Former Kennedy officer given probation in fraud case
A police officer committing mail fraud is worse than a regular citizen committing mail fraud, but a former Kennedy officer deserves a second chance, a federal judge decided Wednesday.
U.S. District Judge Maurice Cohill sentenced Frank Caligiuri Jr., 42, of Robinson to two years of probation, starting with four months of home detention, so he can attend classes in computer numerical control machining at the University of Pittsburgh's Harmar campus.
Assistant U.S. Attorney Lee Karl argued against Cohill showing Caligiuri leniency. When police officers commit fraud, it “runs the risk of eroding the public's trust,” he said.
Cohill agreed that Caligiuri's crime was particularly egregious because he was a police officer.
“But I think you also have a good shot at rehabilitation, and we're going to give you that chance,” he said.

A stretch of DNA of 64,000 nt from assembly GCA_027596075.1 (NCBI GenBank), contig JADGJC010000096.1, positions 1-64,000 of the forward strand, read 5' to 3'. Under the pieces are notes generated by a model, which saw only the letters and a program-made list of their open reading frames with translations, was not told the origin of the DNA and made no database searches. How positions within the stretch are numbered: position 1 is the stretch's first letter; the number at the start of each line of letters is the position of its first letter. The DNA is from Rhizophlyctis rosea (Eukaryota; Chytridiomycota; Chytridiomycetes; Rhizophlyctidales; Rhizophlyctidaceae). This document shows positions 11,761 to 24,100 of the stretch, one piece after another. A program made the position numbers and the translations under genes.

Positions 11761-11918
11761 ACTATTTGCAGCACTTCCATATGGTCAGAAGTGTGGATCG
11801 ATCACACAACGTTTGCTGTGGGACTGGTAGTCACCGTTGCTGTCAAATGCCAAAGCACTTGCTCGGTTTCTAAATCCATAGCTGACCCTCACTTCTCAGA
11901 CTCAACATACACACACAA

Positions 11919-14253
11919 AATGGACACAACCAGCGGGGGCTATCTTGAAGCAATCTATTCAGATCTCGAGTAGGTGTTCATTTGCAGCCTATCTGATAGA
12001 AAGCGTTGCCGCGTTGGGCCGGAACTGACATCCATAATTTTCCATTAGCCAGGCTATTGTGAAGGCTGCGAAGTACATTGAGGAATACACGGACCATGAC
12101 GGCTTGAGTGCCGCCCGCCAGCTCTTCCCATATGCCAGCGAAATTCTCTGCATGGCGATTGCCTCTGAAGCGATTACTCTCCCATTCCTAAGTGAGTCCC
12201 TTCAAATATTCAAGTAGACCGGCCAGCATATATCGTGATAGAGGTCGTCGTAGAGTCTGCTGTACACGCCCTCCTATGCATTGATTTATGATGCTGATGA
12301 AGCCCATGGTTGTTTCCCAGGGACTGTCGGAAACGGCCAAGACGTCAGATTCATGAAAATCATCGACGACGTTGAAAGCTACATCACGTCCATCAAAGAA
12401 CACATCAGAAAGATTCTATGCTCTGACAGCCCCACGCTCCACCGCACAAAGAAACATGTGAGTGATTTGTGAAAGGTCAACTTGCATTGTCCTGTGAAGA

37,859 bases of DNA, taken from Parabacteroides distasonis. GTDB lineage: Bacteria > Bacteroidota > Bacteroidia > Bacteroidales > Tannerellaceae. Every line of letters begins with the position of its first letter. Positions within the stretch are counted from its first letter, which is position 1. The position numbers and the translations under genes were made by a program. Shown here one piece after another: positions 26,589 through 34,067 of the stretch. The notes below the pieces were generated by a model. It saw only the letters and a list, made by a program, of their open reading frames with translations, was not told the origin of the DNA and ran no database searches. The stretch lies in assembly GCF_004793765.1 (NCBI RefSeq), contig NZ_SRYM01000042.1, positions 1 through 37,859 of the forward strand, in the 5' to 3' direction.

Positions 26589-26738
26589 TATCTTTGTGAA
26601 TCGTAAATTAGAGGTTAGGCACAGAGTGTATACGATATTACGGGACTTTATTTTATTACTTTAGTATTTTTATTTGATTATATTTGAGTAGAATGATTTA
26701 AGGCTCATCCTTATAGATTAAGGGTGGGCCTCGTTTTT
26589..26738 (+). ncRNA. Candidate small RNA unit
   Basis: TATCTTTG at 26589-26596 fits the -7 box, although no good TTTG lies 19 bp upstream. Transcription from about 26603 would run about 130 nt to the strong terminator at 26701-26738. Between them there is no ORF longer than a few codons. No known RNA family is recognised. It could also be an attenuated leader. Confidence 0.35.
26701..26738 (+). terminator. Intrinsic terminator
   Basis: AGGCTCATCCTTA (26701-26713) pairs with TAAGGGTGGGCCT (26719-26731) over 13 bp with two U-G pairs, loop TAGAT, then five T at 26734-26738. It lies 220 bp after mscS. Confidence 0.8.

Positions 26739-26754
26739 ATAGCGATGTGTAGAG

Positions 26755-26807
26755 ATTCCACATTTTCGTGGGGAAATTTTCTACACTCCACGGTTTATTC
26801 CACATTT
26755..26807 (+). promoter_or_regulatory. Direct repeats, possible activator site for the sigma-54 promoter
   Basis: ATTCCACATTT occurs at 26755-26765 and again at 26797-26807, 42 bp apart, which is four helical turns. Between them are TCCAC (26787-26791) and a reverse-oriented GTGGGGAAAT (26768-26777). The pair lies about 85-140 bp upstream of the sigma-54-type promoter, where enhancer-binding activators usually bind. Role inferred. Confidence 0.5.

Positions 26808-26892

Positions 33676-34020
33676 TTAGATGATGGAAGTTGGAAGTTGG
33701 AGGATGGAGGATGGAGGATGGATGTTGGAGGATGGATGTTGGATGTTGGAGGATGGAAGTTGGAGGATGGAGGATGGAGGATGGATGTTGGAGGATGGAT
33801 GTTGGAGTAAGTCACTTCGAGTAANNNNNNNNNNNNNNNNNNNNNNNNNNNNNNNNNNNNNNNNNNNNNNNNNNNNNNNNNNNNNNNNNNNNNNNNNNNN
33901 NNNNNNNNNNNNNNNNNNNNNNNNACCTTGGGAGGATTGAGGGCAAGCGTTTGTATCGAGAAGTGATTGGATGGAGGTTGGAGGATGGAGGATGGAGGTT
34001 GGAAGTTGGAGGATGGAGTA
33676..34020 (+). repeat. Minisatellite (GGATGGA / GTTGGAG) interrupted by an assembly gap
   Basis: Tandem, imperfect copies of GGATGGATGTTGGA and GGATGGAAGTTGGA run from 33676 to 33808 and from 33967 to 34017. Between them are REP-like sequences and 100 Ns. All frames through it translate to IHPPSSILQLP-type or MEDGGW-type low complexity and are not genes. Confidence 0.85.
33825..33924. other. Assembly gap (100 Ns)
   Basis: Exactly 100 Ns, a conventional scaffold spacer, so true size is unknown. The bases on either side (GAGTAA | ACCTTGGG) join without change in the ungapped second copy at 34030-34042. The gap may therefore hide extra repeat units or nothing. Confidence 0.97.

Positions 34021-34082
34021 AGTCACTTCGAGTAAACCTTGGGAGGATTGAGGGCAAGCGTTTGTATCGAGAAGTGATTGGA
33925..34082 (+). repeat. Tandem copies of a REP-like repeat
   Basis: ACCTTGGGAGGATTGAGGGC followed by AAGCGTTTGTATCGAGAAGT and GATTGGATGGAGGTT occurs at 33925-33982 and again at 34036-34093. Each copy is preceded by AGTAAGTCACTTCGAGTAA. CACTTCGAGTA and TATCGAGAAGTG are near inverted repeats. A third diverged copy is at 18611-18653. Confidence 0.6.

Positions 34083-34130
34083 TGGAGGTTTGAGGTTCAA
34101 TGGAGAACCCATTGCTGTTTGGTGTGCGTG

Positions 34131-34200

Caligiuri told the judge that the course has a 95 percent placement rate, and the occupation has a starting salary of at least $50,000.
He and his attorney, Assistant Federal Public Defender Thomas Livingston, declined comment after the hearing.
Caligiuri pleaded guilty in July to mail fraud. He filed a motor vehicle theft claim with GEICO on his 2003 Harley-Davidson motorcycle so that he could collect about $14,900, prosecutors said.
When federal prosecutors charged Caligiuri in November 2011, he was facing state charges of drunken driving and striking a pedestrian on West Carson Street in the South Side. The state charges were later thrown out.
Caligiuri voluntarily resigned from the police force shortly after prosecutors filed the federal charges.
Cohill also sentenced Caligiuri to perform 100 hours of community service and pay $14,925 in restitution to GEICO, but that amount will be reduced by the $5,800 the government obtained by auctioning off his motorcycle.
Brian Bowling is a staff writer for Trib Total Media. He can be reached at 412-325-4301 or firstname.lastname@example.org.
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